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Risk of E.R. visit or hospitalization 82% lower in mAbs-treated SARS-CoV-2 patients: Study

Although monoclonal antibodies (mAbs) are an effective treatment option against the severe acute respiratory syndrome coronavirus 2 (SARS-CoV-2) for limiting viral transmission and decreasing the load on hospitals, their use is limited, especially in vulnerable populations.

Comparing clinical outcomes in mAb-treated and untreated SARS-CoV-2 patients

Recently, researchers from the U.S. reviewed electronic health records of SARS-CoV-2 patients at a medical center that started mAb infusions in January 2021 with the support of the National Disaster Medical System, part of the U.S. Department of Health and Human Services. The study is published on the preprint server, medRxiv*.

Study: Real-world Effect of Monoclonal Antibody Treatment in COVID-19 Patients in a Diverse Population in the United States. Image Credit: Naeblys / Shutterstock

SARS-CoV-2 patients who received mAb infusions were compared with untreated patients who satisfied the eligibility criteria for mAb treatment. The researchers used logistic regression to assess the effect of mAb treatment on the risk of E.R. visit or hospitalization within 30 days of lab-confirmed COVID-19.

Only 1.9% of mAb-treated patients need a hospital visit within 30 days of testing positive for
SARS-CoV-2

Out of the 598 COVID-19 patients who were part of the study, 270 or 45% of the patients received bamlanivimab, and 328 or 55% of the patients were untreated. Thirty-nine percent or 231 patients were Hispanic. Among patients treated with mAbs, only 5 out of 270 (1.9%) presented to the E.R. or needed hospitalization within 30 days of testing positive for SARS-CoV-2, compared to 39 out of 328 (12%) untreated patients.

The risk of hospitalization or E.R. visit was 82% lower in patients treated with mAbs compared to untreated patients after adjusting for gender, age, and presence of comorbidities.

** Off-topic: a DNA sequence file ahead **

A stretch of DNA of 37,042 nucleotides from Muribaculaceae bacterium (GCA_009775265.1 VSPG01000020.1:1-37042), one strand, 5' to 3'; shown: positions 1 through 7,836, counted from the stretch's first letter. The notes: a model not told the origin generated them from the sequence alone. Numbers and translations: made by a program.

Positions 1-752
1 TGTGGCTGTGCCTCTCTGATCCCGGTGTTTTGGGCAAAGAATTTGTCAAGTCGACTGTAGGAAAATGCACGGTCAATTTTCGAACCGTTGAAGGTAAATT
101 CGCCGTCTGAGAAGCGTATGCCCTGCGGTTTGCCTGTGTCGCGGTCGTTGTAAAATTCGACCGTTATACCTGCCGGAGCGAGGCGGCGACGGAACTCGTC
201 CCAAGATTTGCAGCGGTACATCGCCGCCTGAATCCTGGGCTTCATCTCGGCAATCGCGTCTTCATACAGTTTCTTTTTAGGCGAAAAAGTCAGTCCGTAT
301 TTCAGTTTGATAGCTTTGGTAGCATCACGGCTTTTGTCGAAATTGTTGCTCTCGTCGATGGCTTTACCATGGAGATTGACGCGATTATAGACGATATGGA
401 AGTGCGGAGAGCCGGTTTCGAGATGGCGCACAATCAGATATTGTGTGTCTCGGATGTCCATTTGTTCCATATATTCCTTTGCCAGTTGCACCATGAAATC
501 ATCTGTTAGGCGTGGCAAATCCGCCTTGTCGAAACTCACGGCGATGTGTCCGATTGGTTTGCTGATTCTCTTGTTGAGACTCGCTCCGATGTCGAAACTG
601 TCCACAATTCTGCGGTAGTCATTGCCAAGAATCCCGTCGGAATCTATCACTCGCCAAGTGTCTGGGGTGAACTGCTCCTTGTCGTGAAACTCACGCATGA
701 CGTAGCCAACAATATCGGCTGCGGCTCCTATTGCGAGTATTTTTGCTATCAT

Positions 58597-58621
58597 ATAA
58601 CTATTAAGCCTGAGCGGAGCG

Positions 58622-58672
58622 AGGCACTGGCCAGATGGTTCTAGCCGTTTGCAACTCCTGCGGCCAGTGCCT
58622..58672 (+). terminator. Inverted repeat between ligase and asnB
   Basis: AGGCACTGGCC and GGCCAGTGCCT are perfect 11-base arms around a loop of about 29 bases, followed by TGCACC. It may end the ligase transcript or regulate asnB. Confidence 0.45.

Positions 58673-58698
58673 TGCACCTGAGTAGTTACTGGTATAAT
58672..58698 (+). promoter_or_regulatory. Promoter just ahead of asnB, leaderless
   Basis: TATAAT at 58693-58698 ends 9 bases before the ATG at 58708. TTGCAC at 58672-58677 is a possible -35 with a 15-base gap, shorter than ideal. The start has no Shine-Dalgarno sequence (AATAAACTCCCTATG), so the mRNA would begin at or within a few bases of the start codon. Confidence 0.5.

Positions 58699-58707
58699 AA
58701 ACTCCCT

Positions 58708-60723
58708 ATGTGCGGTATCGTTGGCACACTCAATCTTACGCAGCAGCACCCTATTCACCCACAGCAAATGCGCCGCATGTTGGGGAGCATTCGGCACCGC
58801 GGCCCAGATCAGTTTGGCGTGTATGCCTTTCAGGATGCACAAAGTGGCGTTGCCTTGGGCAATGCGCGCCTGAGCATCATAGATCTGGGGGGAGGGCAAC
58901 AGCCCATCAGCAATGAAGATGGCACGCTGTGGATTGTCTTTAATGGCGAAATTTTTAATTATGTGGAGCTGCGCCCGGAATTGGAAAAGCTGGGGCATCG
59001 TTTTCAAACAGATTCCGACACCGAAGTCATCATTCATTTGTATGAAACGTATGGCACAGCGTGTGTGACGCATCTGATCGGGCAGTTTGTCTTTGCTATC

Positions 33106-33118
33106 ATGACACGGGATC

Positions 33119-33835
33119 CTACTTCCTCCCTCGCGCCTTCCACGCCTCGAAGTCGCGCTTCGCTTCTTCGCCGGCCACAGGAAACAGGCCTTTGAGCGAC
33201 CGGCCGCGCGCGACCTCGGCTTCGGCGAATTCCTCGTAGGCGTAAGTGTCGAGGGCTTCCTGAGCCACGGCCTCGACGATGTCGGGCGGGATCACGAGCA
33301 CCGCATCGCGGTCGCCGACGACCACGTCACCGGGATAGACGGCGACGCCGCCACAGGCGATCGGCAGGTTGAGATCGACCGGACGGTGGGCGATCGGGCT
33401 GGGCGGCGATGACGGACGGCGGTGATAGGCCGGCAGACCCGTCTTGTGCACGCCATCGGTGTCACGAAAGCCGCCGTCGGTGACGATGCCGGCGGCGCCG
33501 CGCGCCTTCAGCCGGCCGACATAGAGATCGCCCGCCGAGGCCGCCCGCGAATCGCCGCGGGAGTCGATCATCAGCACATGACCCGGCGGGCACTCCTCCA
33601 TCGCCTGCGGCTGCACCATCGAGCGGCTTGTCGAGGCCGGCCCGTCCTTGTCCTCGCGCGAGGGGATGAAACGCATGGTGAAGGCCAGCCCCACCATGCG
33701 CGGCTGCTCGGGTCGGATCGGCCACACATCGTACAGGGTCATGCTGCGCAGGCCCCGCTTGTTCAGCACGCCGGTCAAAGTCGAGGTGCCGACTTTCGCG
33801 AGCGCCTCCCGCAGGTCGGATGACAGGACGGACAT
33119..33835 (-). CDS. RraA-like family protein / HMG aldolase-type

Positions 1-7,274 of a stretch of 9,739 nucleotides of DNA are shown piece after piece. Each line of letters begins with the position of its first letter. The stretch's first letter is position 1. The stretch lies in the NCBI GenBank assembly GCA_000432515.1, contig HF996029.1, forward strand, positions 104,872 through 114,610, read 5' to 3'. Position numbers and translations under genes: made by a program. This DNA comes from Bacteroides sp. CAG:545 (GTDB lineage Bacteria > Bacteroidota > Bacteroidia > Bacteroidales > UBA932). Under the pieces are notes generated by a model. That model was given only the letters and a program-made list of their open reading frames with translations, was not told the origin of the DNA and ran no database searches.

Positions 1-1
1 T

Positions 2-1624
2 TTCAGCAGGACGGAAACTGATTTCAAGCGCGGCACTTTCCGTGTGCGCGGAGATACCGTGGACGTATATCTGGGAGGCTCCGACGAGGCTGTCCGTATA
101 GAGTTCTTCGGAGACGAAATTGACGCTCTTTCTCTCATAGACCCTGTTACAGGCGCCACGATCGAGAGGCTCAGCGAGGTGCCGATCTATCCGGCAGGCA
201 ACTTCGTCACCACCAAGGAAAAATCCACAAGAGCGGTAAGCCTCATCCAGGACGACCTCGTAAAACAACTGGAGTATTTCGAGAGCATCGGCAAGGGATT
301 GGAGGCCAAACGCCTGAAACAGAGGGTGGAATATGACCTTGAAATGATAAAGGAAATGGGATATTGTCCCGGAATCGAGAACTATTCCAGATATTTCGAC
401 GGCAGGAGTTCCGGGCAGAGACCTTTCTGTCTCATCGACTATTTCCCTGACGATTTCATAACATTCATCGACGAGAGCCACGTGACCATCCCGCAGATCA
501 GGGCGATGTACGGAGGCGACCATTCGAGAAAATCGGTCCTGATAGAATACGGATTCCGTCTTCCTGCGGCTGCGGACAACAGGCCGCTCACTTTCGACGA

Flow diagram applying the inclusion criteria to collected health records that generated the final study population.

Findings support broader treatment of COVID-19 patients with mAbs to reduce the burden on hospitals

This study was conducted in a diverse, real-world population of COVID-19 patients at risk of progression to severe disease and showed that mAb treatment significantly lowered the risk of subsequent hospitalization or E.R. visit. The results of the study demonstrated that a single infusion of bamlanivimab within 10 days of onset of COVID-19 symptoms considerably decreased the risk of hospitalization related to COVID-19. The association between mAb treatment and better clinical outcomes remained significant after adjusting for factors such as age, race, ethnicity, and pre-existing conditions. BMI > 35 remained strongly associated with disease progression leading to hospital visits after adjusting for mAb treatment.

“A significantly larger proportion of untreated patients had co-morbidities that increase the risk of severe COVID-19 outcomes compared to treated patients in the current study, notably a higher proportion with elevated BMI.”